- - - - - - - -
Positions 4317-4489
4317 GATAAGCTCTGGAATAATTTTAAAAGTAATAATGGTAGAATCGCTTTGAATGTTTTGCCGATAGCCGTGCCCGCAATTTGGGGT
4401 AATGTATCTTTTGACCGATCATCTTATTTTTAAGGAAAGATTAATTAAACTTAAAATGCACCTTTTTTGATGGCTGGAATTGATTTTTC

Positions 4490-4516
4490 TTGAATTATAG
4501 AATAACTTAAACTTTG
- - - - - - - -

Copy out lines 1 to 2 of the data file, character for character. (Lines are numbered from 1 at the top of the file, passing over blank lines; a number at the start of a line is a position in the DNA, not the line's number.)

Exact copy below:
Positions 4317-4489
4317 GATAAGCTCTGGAATAATTTTAAAAGTAATAATGGTAGAATCGCTTTGAATGTTTTGCCGATAGCCGTGCCCGCAATTTGGGGT